The first main problem noticed was that people didn't want to be the victim of a "revenge attack" after using the Yield. To try and avoid this, the number of Yields present during the season was drastically reduced to three for The Amazing Race 6, and to two just two seasons later after further non-use in The Amazing Race 7 (in turn caused by such a revenge Yield actually happening during its final usage in season six). And, yes, it did work to an extent. In seasons eight through eleven, there were seven shown Yields, all of which were used. However, thanks to the design of the legs the Yields were placed on, only one Yield in its entire seven-season history ever succeeded in causing a team's elimination. Since the reduction after season five, there were thirteen shown Yields. Five of these were on predetermined non-elimination legs and a sixth was on the first half of a two-episode leg, meaning none of the Yielded teams was ever going to be eliminated. Of the remaining seven, one was on a leg with the infamous "eat two kilograms of meat" Road Block that was designed to invoke quitters (thus making the Yield worthless), while all but two of the rest were directly before tasks heavily reliant on random luck. One of those was ruined when the first team to arrive stupidly decided they'd rather win a prize than have a guaranteed place in the finals with the oldest, slowest team in Race history, while the other was the Yield's only success.

The second and third problems the producers attempted to fix were actually done simultaneously in The Amazing Race 12. Firstly, to avoid those pesky non-eliminations and luck challenges ruining the intended effect, they were only placed on legs where a team was to be eliminated AND where the tasks required actual skill to complete. Secondly, because this is a race and watching people standing around is counterproductive to the entire concept, the hourglass was replaced with making the team complete a U-Turn by backtracking to the Detour (always the previous task) to complete the other option. Unfortunately, the two solutions cancelled each other out. Yes, the increased likelihood of elimination made it more likely the U-Turn would have an effect, BUT it was only a few weeks ago (almost nine full seasons since its introduction) that a team eliminated in a leg with a used U-Turn wasn't U-Turned themselves, meaning that for basically that entire time it's been a total anticlimax whenever it has appeared. So what's made the U-Turn so hard to survive? Mostly, it's the need to complete the second Detour option. As a U-Turned team must travel from the Detour to the U-Turn, then back to the Detour, then back to the U-Turn sign, then to the next task (often in a crowded, busy city), the Detour tasks themselves can't be too time-consuming to complete. If neither task is quick, then the U-Turned team will fall too far behind and is doomed. If the tasks are unbalanced, everyone will pick the quick option, and the U-Turned team will again be screwed. If both tasks are inconsequential enough to overcome, then you might as well not bother having a Detour at all. Likewise, if the Detour is the final task before the Pit Stop there's almost no chance for them to make up the lost time, and the same issues arise.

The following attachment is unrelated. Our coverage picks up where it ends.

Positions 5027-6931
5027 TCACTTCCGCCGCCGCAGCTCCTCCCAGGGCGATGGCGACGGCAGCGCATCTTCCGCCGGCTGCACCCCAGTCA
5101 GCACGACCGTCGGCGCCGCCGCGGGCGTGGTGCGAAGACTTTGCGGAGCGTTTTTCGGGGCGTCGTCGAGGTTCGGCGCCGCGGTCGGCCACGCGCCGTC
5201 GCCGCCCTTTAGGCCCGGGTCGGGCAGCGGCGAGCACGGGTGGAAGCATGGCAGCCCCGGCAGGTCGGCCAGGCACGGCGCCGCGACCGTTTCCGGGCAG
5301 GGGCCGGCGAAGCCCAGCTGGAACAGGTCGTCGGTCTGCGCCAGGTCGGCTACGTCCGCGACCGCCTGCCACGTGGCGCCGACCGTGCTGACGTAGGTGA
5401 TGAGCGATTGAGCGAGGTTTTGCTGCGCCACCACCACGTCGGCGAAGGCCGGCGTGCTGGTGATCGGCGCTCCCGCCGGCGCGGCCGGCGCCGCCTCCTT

Rather than fix this issue the moment it was obvious, the next tweak made was to try and avoid the "revenge attack" aspect (which led to the U-Turn's non-usage in The Amazing Race 13) even more by making it possible for teams to U-Turn without having to identify themselves. Because it totally matters if a team who's going to get eliminated anyway knows who to blame. The actual idea here is kind of sound in concept, but it really wasn't the fix needed, and it doesn't actually fix any of the pressing issues.

Finally, in The Amazing Race 17 we got an attempt to fix the anticlimactic episodes by allowing two separate teams to U-Turn others at the same time (instead of only one per leg). And while something needed to be done, this... is not going to help at all, from a strategic standpoint. Put simply, once the first U-Turn is used, there's no logical reason for anybody except the U-Turned team themselves to use the second U-Turn when they arrive. But that doesn't fix the anticlimax; in fact, quite the opposite. If the first U-Turned team is already in last place, there's nobody they can U-Turn, and they will fall even farther behind. If they U-Turn a team they know is behind them, it just means that instead of having a main bunch with one team significantly behind, there's a main bunch with one U-Turned team significantly behind them, who in turn is likely to be significantly ahead of the second U-Turned team by the end of the leg unless they happen to arrive at the U-Turn sign in a footrace. And as the U-Turn by design can't be the first thing after teams are bunched together, that's both incredibly unlikely and an impossible situation for the producers to force.